Read-only concurrency

The final concurrency strategy is read-only concurrency. If some of the tables in your database hold data that is rarely or never changed, it is beneficial to declare CMP beans as read only. The server is still going to activate a new bean instance for every transaction so that requests are processed in parallel; it's not going to call ejbLoad() every time, but rather periodically, based on the value of the read-timeout-seconds parameter. This could give your application a significant performance boost because the SQL select will be performed only once, when that particular entity bean is accessed the first time, and then it is cached and reused in subsequent transactions.

One peculiar feature in WebLogic Server versions prior to 8.1 SP2 is that even if the bean had been deployed as read only, developers were allowed to call create and remove operations on instances of that bean. Starting with 8.1 SP2, this is disabled by default, but if you need this functionality, there is a way to turn it back on by setting the allow-readonly-create-and-remove element to true in weblogic-cmp.jsr.xml.

There is also a way to explicitly invalidate instances of read-only entity beans. The invalidate operation forces a bean instance refresh from the database upon the next transaction even if the read timeout is not expired. You can think about it as flushing the instance cache. It's possible to invalidate a specific instance of the particular bean, any subset of instances, or all instances of a given bean. To call the invalidate() method, you would need to cast the bean's home or local home to CachingHome or CachingLocalHome, respectively. The code below illustrates how to do this:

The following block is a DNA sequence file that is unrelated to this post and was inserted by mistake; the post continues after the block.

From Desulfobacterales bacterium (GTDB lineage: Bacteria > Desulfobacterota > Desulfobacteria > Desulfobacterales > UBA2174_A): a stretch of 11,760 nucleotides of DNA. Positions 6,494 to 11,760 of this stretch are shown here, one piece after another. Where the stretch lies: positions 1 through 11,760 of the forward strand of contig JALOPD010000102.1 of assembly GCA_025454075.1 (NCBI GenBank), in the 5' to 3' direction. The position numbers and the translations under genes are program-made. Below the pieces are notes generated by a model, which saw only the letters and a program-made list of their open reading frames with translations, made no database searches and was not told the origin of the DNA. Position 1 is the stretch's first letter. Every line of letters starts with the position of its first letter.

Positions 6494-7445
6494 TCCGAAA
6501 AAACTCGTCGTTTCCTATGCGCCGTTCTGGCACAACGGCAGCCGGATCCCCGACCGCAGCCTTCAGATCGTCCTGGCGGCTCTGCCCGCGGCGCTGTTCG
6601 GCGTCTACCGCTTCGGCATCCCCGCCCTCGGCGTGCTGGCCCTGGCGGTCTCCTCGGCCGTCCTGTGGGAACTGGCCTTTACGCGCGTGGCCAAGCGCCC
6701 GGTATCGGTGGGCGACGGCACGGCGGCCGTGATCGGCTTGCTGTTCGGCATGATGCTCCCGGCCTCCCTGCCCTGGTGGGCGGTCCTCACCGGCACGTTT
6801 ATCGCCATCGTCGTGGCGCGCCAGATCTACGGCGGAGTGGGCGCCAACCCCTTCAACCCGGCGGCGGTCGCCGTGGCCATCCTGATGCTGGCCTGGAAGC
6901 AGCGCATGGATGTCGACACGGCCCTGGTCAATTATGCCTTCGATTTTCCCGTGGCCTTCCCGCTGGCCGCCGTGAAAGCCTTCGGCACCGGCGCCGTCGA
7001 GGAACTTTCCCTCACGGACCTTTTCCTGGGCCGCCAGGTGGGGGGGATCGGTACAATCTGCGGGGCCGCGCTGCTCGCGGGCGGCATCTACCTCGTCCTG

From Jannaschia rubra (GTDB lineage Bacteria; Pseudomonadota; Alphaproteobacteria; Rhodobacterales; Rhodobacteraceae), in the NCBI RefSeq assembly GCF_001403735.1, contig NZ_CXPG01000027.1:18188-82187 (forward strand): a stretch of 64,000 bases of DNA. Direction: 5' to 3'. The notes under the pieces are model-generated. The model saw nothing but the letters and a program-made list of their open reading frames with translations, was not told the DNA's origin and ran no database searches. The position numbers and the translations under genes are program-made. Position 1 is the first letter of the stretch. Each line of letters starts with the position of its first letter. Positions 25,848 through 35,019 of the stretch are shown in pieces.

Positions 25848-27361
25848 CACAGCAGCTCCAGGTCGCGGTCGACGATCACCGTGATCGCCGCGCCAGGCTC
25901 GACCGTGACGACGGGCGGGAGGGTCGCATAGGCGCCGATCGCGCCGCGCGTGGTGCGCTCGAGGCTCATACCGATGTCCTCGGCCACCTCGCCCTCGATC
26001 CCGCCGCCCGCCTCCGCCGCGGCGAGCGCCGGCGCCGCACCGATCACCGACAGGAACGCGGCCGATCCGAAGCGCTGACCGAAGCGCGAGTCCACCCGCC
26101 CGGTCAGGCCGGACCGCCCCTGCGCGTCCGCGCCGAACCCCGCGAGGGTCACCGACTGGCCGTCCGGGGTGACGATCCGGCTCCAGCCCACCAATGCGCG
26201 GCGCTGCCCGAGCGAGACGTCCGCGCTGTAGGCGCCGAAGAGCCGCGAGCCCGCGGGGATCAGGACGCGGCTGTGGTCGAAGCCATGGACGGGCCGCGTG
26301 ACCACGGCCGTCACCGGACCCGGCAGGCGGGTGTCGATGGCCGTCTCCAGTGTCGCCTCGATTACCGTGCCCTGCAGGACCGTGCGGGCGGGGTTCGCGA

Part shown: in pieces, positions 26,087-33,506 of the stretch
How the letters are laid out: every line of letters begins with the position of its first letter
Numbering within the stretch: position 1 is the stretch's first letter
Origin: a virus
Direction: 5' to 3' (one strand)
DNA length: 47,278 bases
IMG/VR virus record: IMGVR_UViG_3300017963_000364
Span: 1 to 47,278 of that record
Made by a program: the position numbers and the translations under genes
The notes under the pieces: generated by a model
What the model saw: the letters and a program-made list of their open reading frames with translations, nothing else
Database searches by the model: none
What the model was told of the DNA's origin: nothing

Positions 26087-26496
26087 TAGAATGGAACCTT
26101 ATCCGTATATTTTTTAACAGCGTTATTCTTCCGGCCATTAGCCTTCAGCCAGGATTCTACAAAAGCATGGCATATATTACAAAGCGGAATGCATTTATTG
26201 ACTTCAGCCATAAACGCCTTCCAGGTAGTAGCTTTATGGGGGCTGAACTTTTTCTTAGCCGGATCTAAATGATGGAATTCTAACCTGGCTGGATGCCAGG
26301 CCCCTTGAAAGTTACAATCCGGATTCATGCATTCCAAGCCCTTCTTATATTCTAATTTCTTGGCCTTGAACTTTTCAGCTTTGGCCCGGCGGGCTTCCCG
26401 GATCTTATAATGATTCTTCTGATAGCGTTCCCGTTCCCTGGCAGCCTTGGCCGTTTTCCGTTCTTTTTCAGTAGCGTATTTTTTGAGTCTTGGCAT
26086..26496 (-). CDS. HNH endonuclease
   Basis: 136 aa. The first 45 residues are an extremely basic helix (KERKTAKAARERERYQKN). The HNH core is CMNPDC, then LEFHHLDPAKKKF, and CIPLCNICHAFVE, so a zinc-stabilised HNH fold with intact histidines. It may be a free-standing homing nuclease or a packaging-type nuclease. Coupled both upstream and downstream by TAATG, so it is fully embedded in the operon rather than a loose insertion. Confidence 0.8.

Object o = context.lookup("MyBeanCMP");

// cast to CachinHome for remote interface or CachingLocalHome 

// for local

CachingHome cachingHome = (CachingHome)o;


// invalidate particular instance by passing primary key value


// invalidate any subset of bean instances by passing collections 

// of primary keys

Collection pks = Array.asList(new Object[]{pk1, pk2, ...., pkN});


// or invalidate all instances currently cached


Explicit invalidation is useful when data in your tables are quasi-static—for example, if it changes once a day by some batch process. In this case, you could deploy your corresponding beans as read only with large read timeout values, and, after the batch process finishes, call invalidateAll() for these entity beans.

You can specify a concurrency strategy for every CMP bean by setting the concurrency-strategy element in the entity-cache stanza in the weblogic-ejb-jar.xml deployment descriptor. If the concurrency strategy is not specified, WebLogic Server uses the database concurrency by default.